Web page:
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Women workers of WWII honored in Labor Day ceremony

The National Parks of Boston hosted a ceremony on Monday at the Charlestown Navy Yard in honor of the thousands of women who stepped into jobs held by men during World War II, known as “Rosies.” PHOTO BY HALEY LERNER/ DAILY FREE PRESS STAFF

Several proud female WWII workers, nicknamed “Rosies,” after the historic female icon, Rosie the Riveter, gathered with their families at Charlestown Navy Yard Monday for a celebration of their contributions to the war effort. The Boston National Historical Park hosted the ceremony in honor of the strength of women on Labor Day.

The celebration, titled Ring a Bell for Rosie, included a brief bell ringing ceremony on board the USS Cassin Young, a United States Navy destroyer ship. Approximately 40 people attended the ceremony, which coincided with more than 36 others taking place around the country.

During the bell ringing ceremony, Maria Cole, a national park ranger and organizer of the event, said it is important to recognize the hard work of women during WWII.

“On the 75th anniversary year, we take a moment to ring a bell and to remember these hardworking women who helped win the war,” Cole said during the ceremony.

Following the bell ringing, the afternoon included a free walking tour that focused on the yard’s female workforce and a viewing of “SWON: Shipbuilding Women of the Navy,” a temporary exhibit at the Charlestown Navy Yard Visitor Center.

Jim Finke, 91, of Charlestown, served in the U.S. Navy during WWII. He said going to the ceremony on the USS Cassin Young made him feel “nostalgic.”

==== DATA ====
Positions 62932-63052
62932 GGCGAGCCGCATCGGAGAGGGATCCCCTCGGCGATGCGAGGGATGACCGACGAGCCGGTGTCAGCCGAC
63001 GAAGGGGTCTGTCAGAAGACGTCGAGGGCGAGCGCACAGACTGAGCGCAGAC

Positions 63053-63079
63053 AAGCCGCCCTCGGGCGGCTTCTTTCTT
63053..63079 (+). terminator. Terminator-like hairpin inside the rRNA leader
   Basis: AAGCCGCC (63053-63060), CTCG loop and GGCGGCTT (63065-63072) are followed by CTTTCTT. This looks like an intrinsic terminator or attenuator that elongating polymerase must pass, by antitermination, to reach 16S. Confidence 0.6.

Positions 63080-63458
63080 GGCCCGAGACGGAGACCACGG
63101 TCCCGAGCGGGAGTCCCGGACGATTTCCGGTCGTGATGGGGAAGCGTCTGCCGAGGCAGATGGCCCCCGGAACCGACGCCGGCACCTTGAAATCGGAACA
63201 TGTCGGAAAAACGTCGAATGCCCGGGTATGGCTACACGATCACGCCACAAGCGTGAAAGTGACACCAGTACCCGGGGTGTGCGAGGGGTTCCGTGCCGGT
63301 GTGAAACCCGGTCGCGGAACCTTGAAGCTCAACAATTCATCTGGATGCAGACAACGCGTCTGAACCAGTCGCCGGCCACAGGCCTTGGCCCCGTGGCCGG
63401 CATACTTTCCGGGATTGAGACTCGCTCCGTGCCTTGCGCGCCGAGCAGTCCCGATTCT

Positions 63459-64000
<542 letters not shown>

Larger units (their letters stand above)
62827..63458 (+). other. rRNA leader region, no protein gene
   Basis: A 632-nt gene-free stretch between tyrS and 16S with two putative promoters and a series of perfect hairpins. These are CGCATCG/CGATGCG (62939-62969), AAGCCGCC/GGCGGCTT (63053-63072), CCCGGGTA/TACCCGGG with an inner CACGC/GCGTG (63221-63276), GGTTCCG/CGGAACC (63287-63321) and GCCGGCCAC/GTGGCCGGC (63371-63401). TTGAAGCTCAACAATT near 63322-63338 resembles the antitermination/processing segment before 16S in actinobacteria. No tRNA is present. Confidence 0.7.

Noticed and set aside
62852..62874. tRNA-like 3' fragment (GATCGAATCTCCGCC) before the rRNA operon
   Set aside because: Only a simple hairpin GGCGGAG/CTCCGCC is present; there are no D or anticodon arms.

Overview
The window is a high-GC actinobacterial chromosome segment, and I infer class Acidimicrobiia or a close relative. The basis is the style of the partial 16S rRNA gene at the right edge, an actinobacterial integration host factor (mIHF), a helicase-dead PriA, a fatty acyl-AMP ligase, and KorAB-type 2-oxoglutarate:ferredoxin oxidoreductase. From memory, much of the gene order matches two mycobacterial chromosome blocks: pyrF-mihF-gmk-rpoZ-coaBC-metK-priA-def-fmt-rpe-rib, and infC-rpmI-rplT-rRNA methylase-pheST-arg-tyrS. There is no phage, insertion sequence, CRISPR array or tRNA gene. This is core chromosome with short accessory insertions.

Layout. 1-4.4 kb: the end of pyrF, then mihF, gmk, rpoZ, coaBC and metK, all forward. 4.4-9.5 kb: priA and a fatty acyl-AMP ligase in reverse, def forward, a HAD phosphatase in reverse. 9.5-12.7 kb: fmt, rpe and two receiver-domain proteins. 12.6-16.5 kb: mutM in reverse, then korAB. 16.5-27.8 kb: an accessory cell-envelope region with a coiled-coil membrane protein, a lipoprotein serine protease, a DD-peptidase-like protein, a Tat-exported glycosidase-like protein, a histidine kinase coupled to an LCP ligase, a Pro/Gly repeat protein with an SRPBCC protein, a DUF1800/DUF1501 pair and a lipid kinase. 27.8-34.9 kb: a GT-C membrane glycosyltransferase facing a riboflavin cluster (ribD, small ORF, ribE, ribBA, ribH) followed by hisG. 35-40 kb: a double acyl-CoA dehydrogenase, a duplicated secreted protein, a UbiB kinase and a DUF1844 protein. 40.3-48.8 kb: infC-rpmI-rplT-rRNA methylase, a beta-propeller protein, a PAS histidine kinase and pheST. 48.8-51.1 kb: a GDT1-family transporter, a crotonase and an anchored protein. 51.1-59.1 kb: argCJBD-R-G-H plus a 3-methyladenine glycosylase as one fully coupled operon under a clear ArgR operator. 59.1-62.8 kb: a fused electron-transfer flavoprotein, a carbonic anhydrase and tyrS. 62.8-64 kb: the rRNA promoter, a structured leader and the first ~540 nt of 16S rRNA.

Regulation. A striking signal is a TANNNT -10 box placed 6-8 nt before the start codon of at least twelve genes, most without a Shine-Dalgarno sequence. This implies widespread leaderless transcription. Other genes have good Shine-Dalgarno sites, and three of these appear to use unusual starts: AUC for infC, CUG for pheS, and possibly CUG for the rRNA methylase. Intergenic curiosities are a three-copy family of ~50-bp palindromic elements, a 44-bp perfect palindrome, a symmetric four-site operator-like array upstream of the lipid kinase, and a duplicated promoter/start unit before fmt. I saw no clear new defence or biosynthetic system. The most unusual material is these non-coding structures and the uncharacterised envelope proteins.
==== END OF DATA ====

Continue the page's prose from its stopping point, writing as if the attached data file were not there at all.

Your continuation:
Finke came to the naval yard to honor his mother, who was a factory worker during the war.

“My mother decided to quit her original job to be a worker to make pieces of airplanes,” Finke said. “She got herself into a higher level job because she had experience dealing with people and having that experience.”

After the ceremony, Cole said it is important that people share the stories of women and working class Americans who aided in winning WWII because those individuals will not be around much longer to tell their own stories.

“It was our manufacturing capability that enabled our armed services to have everything they needed in order to win the war,” Cole said. “It was a case of women and men in the civilian workforce pulling together to make that happen.”

He attributed the victory to the strength of the women tasked with building supplies for the troops.

“If the thousands of women across the nation hadn’t done that,” Cole said, “then we would not have been as strong, and it could have taken much longer, or it might have come out a completely different way.”

Another attendee, Janet Black, 75, of Charlestown, said coming to the event and celebrating Rosie the Riveter at the naval yard reminded her of her childhood.

“I remember the war, and my father worked here in the Navy yard, and it was all here,” Black said. “Rosie the Riveter I remember all the time. I remember the lunch box, I remember as a kid all the stuff that’s down here.”

Black said the strength of women back in the United States carried men through the war.

“If it wasn’t for the women, they wouldn’t have been able to win,” she said. “That’s what it comes down to. If they weren’t here to do it, it wouldn’t have been done.”

Janet’s husband, Wayne Black, said women upheld the industrial industries throughout the war.

“[Women] built so many ships for the country for World War II,” Black, 81, said. “They supplied [items for] England. They supplied the Soviet Union with tankers, trucks [and] vehicles to help them fight the war.”

Thomas Fuller, 64, of Woburn, said he attended the ceremony because he is interested in U.S. history and that he is in awe of actions of working women during WWII.

“I think the women were incredible,” Fuller said. “They had to do it. There was no one else, so thank goodness they let them step up and do that. It certainly wasn’t the way of the time for women to be working and assuming manufacturing jobs.”





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